- If your unit offers coffee/tea/other drinks, it’s a good idea to bring your own mug! (You save the environment, and get more than fits in a tiny styrofoam cup.)
- Be nice to the staff. They can make your life very difficult. You should stand up for yourself, but do it in a polite way.
Over the last 6 months, a lot has gone on in my life. As my close friends know, I lost my Mom to cancer in July. So I’ve had both a journey visiting Mom in the hospital, to being an outpatient myself.
As an outpatient, it’s no different than not being a patient at all. Most hospitals expect you to purchase (or bring,) your own meals, so vegetarian options are plentiful. Vegan options, depending on the hospital, I found, are more challenging to find. But at least you can bring your own.
A few years ago Mom was advised by her doctor to severely cut down on the amount of meat she eats. So she did. However, at the end of May she was a patient at St. Michael’s Hospital downtown Toronto.
I remember a disturbing conversation between a dietician at the hospital, and Mom. No doctor had countermanded the orders, so the dietician assumed a lot actually trying to convince Mom to eat meat. (Which is all they had sent her up to this point. She had to demand to speak to someone about fixing it.) Because various diets (such as a renal diet) do not necessarily mix with being vegetarian, or vegan because the protein sources could, for example, be high in phosphorous, which is bad for anyone with renal failure.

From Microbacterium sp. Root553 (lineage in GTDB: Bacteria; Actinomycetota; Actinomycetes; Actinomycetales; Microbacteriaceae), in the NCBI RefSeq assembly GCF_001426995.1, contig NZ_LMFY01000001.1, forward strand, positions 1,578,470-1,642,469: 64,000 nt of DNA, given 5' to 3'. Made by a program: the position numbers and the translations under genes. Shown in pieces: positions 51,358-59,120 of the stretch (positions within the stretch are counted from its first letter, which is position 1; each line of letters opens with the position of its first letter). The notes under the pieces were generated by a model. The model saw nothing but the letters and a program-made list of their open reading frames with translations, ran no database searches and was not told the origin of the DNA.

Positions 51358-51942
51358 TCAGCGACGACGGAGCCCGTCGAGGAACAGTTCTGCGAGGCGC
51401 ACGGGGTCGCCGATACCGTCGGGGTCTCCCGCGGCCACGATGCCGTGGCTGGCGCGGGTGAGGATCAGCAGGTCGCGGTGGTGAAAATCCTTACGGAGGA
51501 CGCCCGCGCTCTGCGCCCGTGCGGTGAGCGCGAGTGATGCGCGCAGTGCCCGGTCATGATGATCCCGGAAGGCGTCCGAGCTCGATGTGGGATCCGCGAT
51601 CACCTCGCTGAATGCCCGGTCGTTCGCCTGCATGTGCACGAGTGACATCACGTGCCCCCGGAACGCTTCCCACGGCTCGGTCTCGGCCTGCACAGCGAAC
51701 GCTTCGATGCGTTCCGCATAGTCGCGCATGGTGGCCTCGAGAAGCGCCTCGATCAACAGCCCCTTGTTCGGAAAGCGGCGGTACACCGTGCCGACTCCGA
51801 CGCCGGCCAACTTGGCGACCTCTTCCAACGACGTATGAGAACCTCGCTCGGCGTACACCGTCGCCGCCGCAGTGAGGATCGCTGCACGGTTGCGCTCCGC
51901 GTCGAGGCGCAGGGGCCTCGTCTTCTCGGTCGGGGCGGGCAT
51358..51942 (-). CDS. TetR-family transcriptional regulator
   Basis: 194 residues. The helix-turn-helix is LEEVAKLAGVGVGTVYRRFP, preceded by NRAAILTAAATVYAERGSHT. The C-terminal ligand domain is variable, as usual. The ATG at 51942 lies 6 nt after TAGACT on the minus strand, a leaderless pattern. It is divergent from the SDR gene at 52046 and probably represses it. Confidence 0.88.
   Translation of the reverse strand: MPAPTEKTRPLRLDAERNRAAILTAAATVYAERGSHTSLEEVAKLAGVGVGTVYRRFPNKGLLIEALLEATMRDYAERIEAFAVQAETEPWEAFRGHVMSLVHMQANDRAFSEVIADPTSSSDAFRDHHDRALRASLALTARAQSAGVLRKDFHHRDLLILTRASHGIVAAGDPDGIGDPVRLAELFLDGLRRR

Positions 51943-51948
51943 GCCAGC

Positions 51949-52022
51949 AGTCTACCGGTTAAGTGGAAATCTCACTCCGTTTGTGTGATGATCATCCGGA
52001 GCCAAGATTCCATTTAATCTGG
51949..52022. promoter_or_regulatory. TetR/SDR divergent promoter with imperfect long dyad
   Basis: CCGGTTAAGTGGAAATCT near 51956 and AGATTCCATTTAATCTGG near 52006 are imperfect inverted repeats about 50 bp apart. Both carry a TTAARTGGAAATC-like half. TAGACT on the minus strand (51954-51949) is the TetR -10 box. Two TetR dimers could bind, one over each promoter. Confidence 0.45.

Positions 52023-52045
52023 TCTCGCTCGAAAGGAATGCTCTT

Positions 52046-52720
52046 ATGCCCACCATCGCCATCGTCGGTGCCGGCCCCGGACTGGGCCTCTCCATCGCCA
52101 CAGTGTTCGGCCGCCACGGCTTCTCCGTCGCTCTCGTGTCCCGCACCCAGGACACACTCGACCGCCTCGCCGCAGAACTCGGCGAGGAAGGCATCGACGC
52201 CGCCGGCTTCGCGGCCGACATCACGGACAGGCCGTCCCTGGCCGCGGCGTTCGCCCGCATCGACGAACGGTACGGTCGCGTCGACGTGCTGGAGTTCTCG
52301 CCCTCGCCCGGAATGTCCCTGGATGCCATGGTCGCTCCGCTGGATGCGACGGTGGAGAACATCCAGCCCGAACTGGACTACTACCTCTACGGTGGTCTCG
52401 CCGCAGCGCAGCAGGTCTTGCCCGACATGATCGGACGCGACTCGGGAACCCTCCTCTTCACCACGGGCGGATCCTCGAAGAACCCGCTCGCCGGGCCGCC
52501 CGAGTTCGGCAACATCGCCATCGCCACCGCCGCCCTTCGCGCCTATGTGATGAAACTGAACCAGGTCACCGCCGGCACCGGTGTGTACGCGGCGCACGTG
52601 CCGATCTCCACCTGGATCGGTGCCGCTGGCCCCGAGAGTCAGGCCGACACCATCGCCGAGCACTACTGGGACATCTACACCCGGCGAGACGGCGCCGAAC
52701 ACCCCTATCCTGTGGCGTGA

As an in-patient myself in the past (pre-being vegetarian,) most hospital’s automatically order your area’s “special meal” and forget the vegetarian part until you insist. And if you want this done in the first day, you have to complain real loudly.
I think this is an area St. Michael’s, and locally to Barrie the Royal Victoria Regional Health Centre needs to work on. First being meals patients actually want to eat, but secondly not assuming that we all eat meat.
As a renal patient I’m seen as a bit of an enigma – I haven’t eaten meat in 7 years. Yet my blood work is consistent, and perhaps even a bit better than my fellow patients who do eat meat.